Observation of sun

Looking back I still remember a fragmental solar eclipse, I watched at the age of four.
Today I know, in 1954 at 30th of June, the moon passed the sun at 14:00 o'clock. Observing in Germany, the sun was covered by the moon up to 93%.
In spite of such a coverage, you automatically close your eyes tightly, because an enormous luminous intensity is emitted by the sun.
Using a candle, my friends coated dark glasses with soot, in order to observe the solar eclipse. Sun observation is not possible with unprotected eyes and the soot-covered glasses are naturally no suited eye protection too. We need optical aids, if we want to increase knowledge about Sun.

What kind of aids do you need to observe the sun?
You should Visit an optician to procure a special eye protection, e.g. glasses made of foils, to observe a solar eclipse safely. If you want to look at details such as sunspots or even granules (convection cells of the sun matter), you need a telescope.
There are two types of telescope: The refractor built by lenses and the reflector, using mirrors. Generally the refractor is better suitable for the sun observation.
  • Middle enlargements between 50 and 100 as well as focal lengths around 1 meter are needed for sun observation. This is reached easily by refractors.
  • The large light collecting ability of the reflector is not needed because of the high radiating power of the sun. A large lens aperture is even obstructive. Since more distorted wave fronts are caught; caused by turbulence of air. In this case the discrimination of details at the sun surface is not reached.
  • When you assume a surface defect at the optically active surface of the observation instrument, so the error distance is passed 2-times by the light beamin case of light reflection . This results in an error that is 6-times higher, using a reflector in contrast to a refractor (supposing a refractive index ofn = 1.5).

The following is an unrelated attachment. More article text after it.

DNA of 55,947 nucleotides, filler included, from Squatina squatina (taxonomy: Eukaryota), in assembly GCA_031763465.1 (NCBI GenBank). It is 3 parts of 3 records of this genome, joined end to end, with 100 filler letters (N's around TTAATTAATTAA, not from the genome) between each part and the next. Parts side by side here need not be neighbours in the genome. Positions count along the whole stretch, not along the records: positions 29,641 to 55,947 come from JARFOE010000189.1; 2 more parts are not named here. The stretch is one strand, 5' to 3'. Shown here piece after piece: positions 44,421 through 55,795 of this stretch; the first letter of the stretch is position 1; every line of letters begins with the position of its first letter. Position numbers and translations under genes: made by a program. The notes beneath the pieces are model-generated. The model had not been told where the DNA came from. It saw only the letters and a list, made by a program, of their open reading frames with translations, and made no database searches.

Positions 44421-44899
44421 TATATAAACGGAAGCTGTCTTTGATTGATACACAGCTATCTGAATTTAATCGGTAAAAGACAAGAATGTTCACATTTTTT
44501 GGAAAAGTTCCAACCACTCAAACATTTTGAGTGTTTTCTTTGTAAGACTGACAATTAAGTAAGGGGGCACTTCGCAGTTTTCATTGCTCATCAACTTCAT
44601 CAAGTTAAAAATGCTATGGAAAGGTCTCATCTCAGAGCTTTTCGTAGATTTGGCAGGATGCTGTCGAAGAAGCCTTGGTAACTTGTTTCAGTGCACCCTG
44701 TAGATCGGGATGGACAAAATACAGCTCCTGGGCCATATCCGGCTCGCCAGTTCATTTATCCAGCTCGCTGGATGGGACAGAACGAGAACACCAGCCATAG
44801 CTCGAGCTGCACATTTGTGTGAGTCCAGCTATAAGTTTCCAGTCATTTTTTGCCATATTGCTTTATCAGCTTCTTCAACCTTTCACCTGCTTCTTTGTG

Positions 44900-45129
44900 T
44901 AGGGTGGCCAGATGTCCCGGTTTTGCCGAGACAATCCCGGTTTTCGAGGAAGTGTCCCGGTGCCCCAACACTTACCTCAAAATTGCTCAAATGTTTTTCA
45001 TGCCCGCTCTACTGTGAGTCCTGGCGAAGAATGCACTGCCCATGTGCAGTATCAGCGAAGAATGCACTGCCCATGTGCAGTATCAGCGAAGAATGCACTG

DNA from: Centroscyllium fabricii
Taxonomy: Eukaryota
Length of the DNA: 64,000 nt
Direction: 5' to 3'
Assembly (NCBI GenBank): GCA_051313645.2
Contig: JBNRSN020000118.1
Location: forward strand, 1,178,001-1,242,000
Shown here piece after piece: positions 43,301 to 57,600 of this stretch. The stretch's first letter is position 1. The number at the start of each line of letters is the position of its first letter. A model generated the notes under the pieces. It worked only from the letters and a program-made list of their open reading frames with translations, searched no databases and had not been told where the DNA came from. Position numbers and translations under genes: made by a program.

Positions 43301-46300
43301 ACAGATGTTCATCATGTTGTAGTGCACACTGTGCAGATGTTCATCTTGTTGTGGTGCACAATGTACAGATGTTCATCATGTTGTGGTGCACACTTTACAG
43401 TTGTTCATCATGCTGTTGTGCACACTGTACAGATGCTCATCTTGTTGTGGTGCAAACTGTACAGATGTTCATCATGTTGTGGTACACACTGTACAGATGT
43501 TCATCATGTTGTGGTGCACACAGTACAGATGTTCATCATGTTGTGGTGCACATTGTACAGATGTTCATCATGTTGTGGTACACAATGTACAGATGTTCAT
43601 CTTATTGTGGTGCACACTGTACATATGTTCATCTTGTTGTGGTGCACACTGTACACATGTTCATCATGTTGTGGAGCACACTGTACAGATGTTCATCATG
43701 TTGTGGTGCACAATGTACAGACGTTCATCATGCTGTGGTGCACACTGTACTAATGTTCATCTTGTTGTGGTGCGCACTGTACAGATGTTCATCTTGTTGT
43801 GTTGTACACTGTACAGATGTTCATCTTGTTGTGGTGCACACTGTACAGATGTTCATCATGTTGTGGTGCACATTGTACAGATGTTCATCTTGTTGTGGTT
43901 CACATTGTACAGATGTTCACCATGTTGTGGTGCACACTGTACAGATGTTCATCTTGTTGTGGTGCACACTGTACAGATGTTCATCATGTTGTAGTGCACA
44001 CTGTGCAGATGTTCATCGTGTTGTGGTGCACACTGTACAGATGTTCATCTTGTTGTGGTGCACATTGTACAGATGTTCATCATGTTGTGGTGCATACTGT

• A telescope, built by lenses does not need a central mirror and reaches thereby a larger contrast.
  • Since the solar spectrum has its maximum at the infrared range, the absorption by optical elements may not be neglected. Colour filters in the proximity of focus can warm up strongly. You will get density variations and air turbulences in your tube. These filters usually have a shape of flat-parallel plates. The lateral misalignment of ray-path in that elements leads to ghost images, which reduce the image contrast.
  • The cement, which is used to fasten the eyepiece lenses, can become soft by heating up in case of high absorption and the lenses may misalign. Here the 'Huygens eyepieces' work better, because they consist only in 2 lenses and their positions are locked by rings.

What can you observe at the sun?
You can differentiate 3 large ranges of sun observation:
  1. The photosphere
  2. The chromosphaere
  3. The corona

I will limit here to the photosphere. For the two other ranges you need either special narrow-band filters or an observation point that has to be in between the shadow of a solar eclipse. A total solar eclipse arises occasionally, but however takes place at most different places of the earth. Often far journeys are necessary.
To observe the photosphere of sun there are in principle two possibilities: